He raised some very fundamental questions about the probity of the
self-appointed anti-corruption crusaders: when Dalits and other
marginalized groups find it so hard to mobilize even a few thousand
rupees—for even the most basic expenses as hiring charges for the
venue, loudspeakers and lighting, for handbills-- to hold a public
meeting and still attract large crowds but ultimately get only paltry
media attention, how did Team Anna manage to find the resources for
such lavish arrangements and bag the attention of hundreds of cameras
and reporters, for 13 whole days?

'Who paid for the 24x13 media coverage of the Anna Hazare fast?' Isn't
that corruption, he asked.

He commended Bahujan political leaders like Laloo Yadav and Sharad
Yadav for upholding the idea of the 'supremacy of parliament', and its
credibility as the foremost legitimate public forum in the country. He
said meetings such as this should be held in every district, village
and town in the state and country, on the same subject
('Caste-Corruption-Constitution') so that awareness about the issues
involved could be raised, and Dalitbahujans be prepared to protect the
constitution and their rights.

Have Dalits ever been treated with anything but corruption?


Retired IAS officer, D.C.Rosaiah wanted to know if the Dalits in the
country have ever been treated with anything but 'aviniiti'
(immorality or corruption)? If there was any community that had a
legitimate right to raise a banner against corruption in the country,
it was the Dalits, he said.

He warned that the Dalits, Adivasis and after them the Backward
Classes and minorities would be the primary targets of the proposed
Jan Lokpal Bill.

Bharat Bhushan asked: what would the Dalits, the great majority of
whom who earn less than Rs.100 a day, know about corruption? The only
issue that's relevant for them is social justice, he emphasized.

'No Lokpal'

Prof.Kancha Ilaiah called upon all the Dalitbahujans to oppose Jan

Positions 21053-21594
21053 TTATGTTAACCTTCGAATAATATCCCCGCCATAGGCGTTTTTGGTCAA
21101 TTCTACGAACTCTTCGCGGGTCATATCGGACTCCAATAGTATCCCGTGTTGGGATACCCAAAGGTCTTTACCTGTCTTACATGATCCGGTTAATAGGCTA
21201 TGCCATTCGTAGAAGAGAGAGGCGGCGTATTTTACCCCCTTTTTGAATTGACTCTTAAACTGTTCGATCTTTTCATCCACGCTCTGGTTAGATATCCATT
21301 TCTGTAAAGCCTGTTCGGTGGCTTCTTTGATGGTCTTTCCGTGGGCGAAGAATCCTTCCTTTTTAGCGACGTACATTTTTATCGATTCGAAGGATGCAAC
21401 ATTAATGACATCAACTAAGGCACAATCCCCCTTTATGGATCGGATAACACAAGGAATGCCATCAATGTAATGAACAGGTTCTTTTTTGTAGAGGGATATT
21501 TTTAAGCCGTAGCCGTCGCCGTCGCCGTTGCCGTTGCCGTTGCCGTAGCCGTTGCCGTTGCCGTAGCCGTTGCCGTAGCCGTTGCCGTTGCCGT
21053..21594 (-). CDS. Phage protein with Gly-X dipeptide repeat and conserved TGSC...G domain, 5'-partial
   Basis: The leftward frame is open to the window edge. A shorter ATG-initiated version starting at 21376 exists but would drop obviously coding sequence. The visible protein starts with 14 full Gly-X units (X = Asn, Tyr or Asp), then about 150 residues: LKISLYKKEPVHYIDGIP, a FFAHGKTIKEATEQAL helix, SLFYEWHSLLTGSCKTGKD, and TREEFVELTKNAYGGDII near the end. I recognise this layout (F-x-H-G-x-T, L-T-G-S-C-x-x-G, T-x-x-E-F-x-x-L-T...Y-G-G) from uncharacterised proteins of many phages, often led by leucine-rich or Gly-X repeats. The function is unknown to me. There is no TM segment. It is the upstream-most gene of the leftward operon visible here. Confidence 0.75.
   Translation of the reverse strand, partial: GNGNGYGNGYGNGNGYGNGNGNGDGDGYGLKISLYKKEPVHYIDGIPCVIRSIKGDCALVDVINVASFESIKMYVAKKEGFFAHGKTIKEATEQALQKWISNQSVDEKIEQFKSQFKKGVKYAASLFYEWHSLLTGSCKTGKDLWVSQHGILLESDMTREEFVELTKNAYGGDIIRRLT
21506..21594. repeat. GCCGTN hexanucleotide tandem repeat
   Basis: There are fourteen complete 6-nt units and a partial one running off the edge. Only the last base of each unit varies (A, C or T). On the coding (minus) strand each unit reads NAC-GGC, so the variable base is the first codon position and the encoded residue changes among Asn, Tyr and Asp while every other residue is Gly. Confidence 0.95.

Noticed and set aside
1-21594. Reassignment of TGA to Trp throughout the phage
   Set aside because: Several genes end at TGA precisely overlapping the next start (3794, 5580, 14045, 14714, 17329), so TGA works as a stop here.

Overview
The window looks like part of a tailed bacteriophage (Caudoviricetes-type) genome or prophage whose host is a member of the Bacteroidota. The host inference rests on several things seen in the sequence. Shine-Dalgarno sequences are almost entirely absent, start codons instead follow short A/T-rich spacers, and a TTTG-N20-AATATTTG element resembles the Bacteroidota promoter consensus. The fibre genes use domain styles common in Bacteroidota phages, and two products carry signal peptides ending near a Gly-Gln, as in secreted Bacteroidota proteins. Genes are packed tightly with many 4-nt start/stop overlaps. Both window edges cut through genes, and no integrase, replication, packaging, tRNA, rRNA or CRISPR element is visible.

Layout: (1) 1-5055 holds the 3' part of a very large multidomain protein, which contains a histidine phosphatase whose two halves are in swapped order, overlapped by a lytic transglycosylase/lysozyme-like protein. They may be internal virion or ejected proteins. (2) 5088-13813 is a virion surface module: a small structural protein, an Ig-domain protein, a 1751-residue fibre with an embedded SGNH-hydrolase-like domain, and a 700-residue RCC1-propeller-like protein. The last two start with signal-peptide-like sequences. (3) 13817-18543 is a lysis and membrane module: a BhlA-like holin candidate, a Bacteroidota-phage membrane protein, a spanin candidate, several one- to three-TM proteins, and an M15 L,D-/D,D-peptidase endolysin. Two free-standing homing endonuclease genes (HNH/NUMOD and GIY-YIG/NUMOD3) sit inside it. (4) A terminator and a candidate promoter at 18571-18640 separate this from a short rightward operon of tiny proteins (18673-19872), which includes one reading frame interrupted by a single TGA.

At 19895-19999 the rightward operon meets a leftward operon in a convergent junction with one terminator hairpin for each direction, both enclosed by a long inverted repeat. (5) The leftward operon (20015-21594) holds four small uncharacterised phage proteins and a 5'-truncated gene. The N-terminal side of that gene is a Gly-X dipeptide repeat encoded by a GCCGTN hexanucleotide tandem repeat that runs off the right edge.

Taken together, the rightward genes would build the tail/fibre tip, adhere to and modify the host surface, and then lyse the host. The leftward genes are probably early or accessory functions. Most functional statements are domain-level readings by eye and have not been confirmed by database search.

Lokpal in one voice. 'No Lokpal should be our demand', he said.

He said two recent events underlined the need for Dalitbahujans to
become more aware of concerted assaults being planned on their rights.
The first, the release of the film 'Aarakshan', was an attack on the
'right to life' of the Dalitbahujans and the second, the Jan Lokpal
tamasha, was a direct, more comprehensive attack on the constitution
and parliamentary democracy.

He said the first assault was being defended on the grounds of 'right
to expression' and the second was being hyped-up as a nation-wide
crusade against corruption. He said the media had a big role to play
in lending credibility and support to both arguments. He said the
national media features many 'intellectual thugs' on debates and talk
shows to oppose Dalitbahujan points of view, and tries to present
highly exaggerated accounts of upper caste led movements and crusades.

The familiar tactic of using slick camerawork to present 'tens as
hundreds and hundreds as thousands and thousands as lakhs' was being
used by the media to once again project the India Against Corruption
(IAC) sponsored Hazare agitation as a nationwide, people's movement.
He said the media had perfected this art since the 2007 anti-Mandal
agitation led by 'Youth For Equality', of which Kejriwal and Kiran
Bedi were great sympathizers.

Apart from the fact that it was an attack on representative democracy,
his opposition to the Hazare movement was based on very simple
grounds, he said: what was corruption for the upper castes was
non-corruption for the Dalitbahujans, and what was corruption for the
Dalitbahujans was non-corruption for the upper castes.


The RSS and Sangh parivar were also key promoters of the Hazare
movement, he felt. All the saffronites had come out in Gandhi topis to
support the movement, he remarked, and if the BJP had the courage, it
should contest the next elections on the issue of Jan Lokpal and
corruption and see if it would win more than 25 seats across the

He said though the Dalitbahujan politicians had stood up against the
bullying tactics of Team Anna, the masses too should gear themselves
up for a prolonged battle. No Lokpal should be the goal, or the Bill
should be put to sleep in the same way as the Women's Reservations
Bill, he said. If Team Anna wanted the Bill to be passed, he
suggested, they should contest the 2014 elections and try to convince
the people of its need, as is the usual democratic practice and not
try to dictate to parliament what it needs to do.

Brother Asifuddin Muhammad of the Islamic Academy of Comparative
Religion said the proposed Jan Lokpal had some fundamental loopholes.
One major problem was with: who would select the Lokpal? The selection
process and committee proposed overruled or left no space for
SC/ST/OBC and minorities representation, and was hence undemocratic
because it also ignored the parliament. Next major problem was: to
whom would the Lokpal be accountable?


He said it was obvious that the Sangh parivar was supporting the
Hazare movement and this posed a threat to the minorities in the
country. He said he was very glad that the Dalits and Muslims thought
alike on this issue.